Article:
Recently, a Congolese ranger, Mathieu Shamavu, captured a photo of two orphaned females at Virunga mimicking humans. The “gorilla selfie” went viral after it was shared online. Shamavu said he was checking his phone when he noticed Ndakazi and Ndeze mimicking his movements behind them, so he took a picture with them. Because the gorillas have such close contact with rangers and caretakers from a young age, they learn to imitate humans.

According to rangers at the sanctuary, Ndakazi and Ndeze were the first to be cared for at the Senkwekwe Mountain Gorilla Orphanage Centre, the only one of its kind in the world.

Virunga is Africa’s most biodiverse national park, spanning tropical forests, snow-peaked mountains and active volcanoes. It is also one of the last homes of wild mountain gorillas, with other wild populations elsewhere in the Congo, Rwanda and Uganda. Virunga’s management has had to take extraordinary measures to keep its visitors safe from the sporadic fighting in the region – protecting them with a highly trained guard of elite rangers and sniffer dogs, as well as working closely with communities surrounding the park. Nkakazi and Ndeze were orphaned 12 years ago when their families were killed by poachers.

“In terms of behaviour, they like to mimic everything that is happening, everything we do,” Shamavu said. He said the caretakers at the orphanage try to give the animals as much access as possible to their natural environment, but they inevitably exhibit “almost the same behaviour as humans”. They need constant care, so the rangers live nearby and spend their days feeding them, playing with them and keeping them company. “Gorilla caretakers with those gorilla orphans, we are the same family,” said Andre Bauma, the head caretaker. “They know we are their mum. They are a member of the family. We are their friends.”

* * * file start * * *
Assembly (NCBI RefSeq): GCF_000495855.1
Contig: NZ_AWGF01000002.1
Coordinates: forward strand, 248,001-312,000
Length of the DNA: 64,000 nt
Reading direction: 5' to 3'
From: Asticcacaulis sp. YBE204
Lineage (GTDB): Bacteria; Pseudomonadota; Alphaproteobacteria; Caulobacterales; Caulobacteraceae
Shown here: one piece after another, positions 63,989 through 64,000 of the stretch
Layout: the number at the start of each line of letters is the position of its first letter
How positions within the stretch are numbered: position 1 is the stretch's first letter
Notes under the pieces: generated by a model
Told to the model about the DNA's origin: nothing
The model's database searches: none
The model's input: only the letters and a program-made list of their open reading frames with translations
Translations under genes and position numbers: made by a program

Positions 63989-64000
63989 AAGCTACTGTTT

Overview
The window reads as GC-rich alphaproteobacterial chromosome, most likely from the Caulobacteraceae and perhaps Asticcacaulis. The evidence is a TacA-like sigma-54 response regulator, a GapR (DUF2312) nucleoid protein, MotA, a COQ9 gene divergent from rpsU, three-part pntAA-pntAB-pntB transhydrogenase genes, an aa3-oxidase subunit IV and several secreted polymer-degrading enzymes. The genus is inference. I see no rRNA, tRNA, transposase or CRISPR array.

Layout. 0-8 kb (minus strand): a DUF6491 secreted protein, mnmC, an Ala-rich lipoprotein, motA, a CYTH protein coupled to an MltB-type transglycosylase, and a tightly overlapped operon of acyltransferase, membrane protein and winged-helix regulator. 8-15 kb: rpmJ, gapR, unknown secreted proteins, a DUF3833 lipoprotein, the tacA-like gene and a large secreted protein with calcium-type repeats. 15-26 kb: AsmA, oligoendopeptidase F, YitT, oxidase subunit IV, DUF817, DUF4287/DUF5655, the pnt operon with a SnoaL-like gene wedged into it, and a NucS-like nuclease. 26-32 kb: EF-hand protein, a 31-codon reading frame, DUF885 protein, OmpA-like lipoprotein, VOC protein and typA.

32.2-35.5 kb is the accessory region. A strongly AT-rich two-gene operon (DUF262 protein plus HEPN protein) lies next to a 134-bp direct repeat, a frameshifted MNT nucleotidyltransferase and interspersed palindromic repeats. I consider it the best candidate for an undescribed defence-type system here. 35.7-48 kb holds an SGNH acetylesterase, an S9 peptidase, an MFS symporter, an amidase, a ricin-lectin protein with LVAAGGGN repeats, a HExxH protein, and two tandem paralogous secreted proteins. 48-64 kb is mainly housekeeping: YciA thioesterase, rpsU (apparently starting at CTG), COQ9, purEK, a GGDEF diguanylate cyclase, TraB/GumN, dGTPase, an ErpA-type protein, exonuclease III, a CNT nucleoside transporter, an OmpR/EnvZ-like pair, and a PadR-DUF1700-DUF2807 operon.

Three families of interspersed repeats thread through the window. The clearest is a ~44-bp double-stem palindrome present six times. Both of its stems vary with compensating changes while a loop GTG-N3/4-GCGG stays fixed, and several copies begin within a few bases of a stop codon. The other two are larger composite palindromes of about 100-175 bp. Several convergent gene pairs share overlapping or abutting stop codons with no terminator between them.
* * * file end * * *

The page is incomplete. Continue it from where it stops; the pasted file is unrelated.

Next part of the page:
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Even though this article may seem fun and silly, there are many pertinent issues that are related to this picture and how it became viral.

Part of the reason that this picture became viral has to do with the similarities between the gorillas and the ranger as well as the story behind the picture. The phenomenon behind something going viral has a scientific explanation and part of the reason that people repost such content can be explained by emotions. People are social creatures by nature and we love to share opinions with each other so we can feel accepted. Hence, when we find something funny online or something that triggers an emotion, there is a need to share. The science of virality is an interesting phenomenon and it is valuable in fields such as psychology and marketing.

Another factor contributing to why something goes viral is the element of surprise. There is a high correlation between the element of surprise and whether a user chooses to share content. This is because of the increased and heightened degree of pleasurewhen the brain experiences unpredictable pleasurable events in comparison to predictable ones. This means that users who encounter an element of surprise in the content they come across will have a higher degree of emotional response to the content. In the picture, the element of surprise comes from the abnormally ‘human’ behaviour from the gorillas.

Another relevant issue is the power of social media and the good that can come with it. The park, which relies on private visitor donations, used its “gorilla selfie” moment in the spotlight to help raise funds, reaching its $50,000 (£39,000) target to mark Earth Day. This shows that even through humour and seemingly light-hearted viral content, there is an avenue for a larger message to be broadcasted and substantial help that can be achieved.

Questions for further personal evaluation:

  1. What other benefits can come from a post going viral?
  2. Are there significant negative effects to a viral post?

Useful vocabulary:

  1. ‘Correlation’: a mutual relationship or connection between two or more things
  2. ‘Sporadic’: occurring at irregular intervals or only in a few places; scattered or isolated

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